That Strange Attraction

There’s an “old” superstition at the Tower of London which states that if the ravens held there ever escape, the monarchy will collapse and Britain will fall. For that reason, the birds have their wings clipped, and are given great care. And I say it’s an “old” superstition because it’s attributed to Charles II, although many historians are sure it’s a Victorian invention attributed to Charles II.

I have a similar superstition, only mine is about a computer. Specifically, this computer:


You’re looking at the venerable (if unsexy) Enlight 7237 case. Inside is an Abit BP6 motherboard, one of the first consumer-grade motherboards to accept multiple processors, and certainly the first to allow multiple Celeron processors. The two heatsinks (the revered GlobalWin FEP 32s) disguise two Celeron 466 mHz processors. The big green heatsink hides the 440BX chipset, arguably the best product Intel ever made. And rounding out the ensemble you have a Diamond Multimedia videocard of uncertain name carrying the NVIDIA RIVA TNT 2 chipset. There’s 512MB of assorted RAM in the machine, as well as four IDE hard drives from Western Digital, IBM and Maxtor, all connected to a Promise Ultra100 ATA card.

The computer is practically a museum of late 90s computing in a single box! I built it in 1999, and I went with the Celeron processors because at the time one could buy two Celeron 466 mHz processors for around a quarter the cost of Intel’s then top-of-the-line 933 mHz processor.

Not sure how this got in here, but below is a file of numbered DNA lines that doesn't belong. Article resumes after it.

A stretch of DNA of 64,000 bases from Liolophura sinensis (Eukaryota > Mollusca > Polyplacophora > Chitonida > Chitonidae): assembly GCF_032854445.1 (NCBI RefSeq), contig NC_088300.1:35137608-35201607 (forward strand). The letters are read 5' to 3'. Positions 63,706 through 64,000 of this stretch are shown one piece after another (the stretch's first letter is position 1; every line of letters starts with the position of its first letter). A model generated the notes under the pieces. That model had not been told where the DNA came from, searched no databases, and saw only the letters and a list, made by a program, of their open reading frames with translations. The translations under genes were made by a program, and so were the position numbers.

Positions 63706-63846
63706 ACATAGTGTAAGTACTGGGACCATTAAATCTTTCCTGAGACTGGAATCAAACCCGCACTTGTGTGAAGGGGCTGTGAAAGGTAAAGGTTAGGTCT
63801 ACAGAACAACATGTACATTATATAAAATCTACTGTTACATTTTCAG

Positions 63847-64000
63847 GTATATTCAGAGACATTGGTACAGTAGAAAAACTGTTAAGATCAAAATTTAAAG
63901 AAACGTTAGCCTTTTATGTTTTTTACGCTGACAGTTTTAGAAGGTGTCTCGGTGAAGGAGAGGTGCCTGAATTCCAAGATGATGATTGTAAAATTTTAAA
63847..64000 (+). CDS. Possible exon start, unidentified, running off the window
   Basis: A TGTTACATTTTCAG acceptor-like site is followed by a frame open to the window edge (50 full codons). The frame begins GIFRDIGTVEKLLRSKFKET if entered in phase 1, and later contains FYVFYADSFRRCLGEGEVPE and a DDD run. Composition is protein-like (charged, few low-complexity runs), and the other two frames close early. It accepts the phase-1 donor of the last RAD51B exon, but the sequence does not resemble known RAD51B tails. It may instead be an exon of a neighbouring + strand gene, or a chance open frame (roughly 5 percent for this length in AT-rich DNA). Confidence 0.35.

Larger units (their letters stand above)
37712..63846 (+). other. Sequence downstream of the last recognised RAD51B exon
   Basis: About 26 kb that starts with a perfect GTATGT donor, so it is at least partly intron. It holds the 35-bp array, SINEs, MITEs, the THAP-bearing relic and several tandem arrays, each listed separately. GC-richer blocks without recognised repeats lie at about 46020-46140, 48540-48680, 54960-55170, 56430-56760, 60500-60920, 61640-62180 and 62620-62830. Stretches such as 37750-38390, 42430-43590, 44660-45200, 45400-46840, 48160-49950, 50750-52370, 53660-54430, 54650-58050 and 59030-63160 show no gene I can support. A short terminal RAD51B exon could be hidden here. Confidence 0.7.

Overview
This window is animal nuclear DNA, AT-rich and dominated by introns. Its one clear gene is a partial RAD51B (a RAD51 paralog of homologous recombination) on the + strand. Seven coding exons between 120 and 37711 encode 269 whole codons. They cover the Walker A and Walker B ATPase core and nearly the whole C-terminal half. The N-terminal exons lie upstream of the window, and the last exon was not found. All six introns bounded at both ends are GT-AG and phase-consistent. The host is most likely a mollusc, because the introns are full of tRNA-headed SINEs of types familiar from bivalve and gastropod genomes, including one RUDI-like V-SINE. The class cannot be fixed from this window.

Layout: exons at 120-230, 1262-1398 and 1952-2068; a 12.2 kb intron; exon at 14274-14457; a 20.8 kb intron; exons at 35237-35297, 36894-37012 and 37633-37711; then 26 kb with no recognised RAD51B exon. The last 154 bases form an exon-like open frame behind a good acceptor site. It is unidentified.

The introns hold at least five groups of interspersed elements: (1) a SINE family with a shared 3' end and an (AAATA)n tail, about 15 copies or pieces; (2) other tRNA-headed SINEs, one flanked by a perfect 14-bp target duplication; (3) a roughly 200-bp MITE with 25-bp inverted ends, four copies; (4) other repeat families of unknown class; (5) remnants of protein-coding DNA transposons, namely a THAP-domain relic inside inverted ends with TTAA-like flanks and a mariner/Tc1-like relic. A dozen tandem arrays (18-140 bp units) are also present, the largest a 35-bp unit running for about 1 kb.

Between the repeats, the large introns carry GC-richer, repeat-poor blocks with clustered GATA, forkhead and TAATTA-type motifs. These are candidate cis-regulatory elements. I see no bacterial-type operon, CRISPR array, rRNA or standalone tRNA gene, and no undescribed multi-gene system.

Of course, I don’t think anything will happen to me if this computer dies. And Britain will certainly not “fall” if something happens to this old computer. But my life would somehow not be the same if this old box died.

I cut my teeth on Windows NT on this box. Like a lot of folks, I got really sick of the instability of Windows 98 and wanted something better. So went on eBay and bought an OEM copy of NT Workstation 4 for around $35. I then built this box specifically to run NT. And, after a couple of weeks, I fell in love with the OS, and kept 98 on one of the hard drives just to play the occasional game, or whatever thing NT couldn’t do at the time.

I also beta-tested Windows NT 5.0 on this box, which was, of course, later renamed “Windows 2000”. I built my first home LAN using the BP6 as the anchor, and built up (and tore down) at least a dozen home networks with it. Amazingly, I also ran Windows Small Business Server 2003 on this box for several years after I moved to Charlotte. If you know me, you may remember when I owned several domain names, like and If there was an email address associated with the domain, then your emails came to an Exchange server running – slowly but solidly – on this BP6.

I also learned to hate Linux because of this box. I remember the first time I installed Red Hat 6 on this computer – everything seemed to go well, and I had everything just the way I wanted it. But then, a few days later, the power went off for just a few seconds. I turned the computer on again, and RH ran the Linux version of CHKDSK… for almost 30 hours! And when it was done, it told me that the file system was corrupt and I needed to install Linux all over again.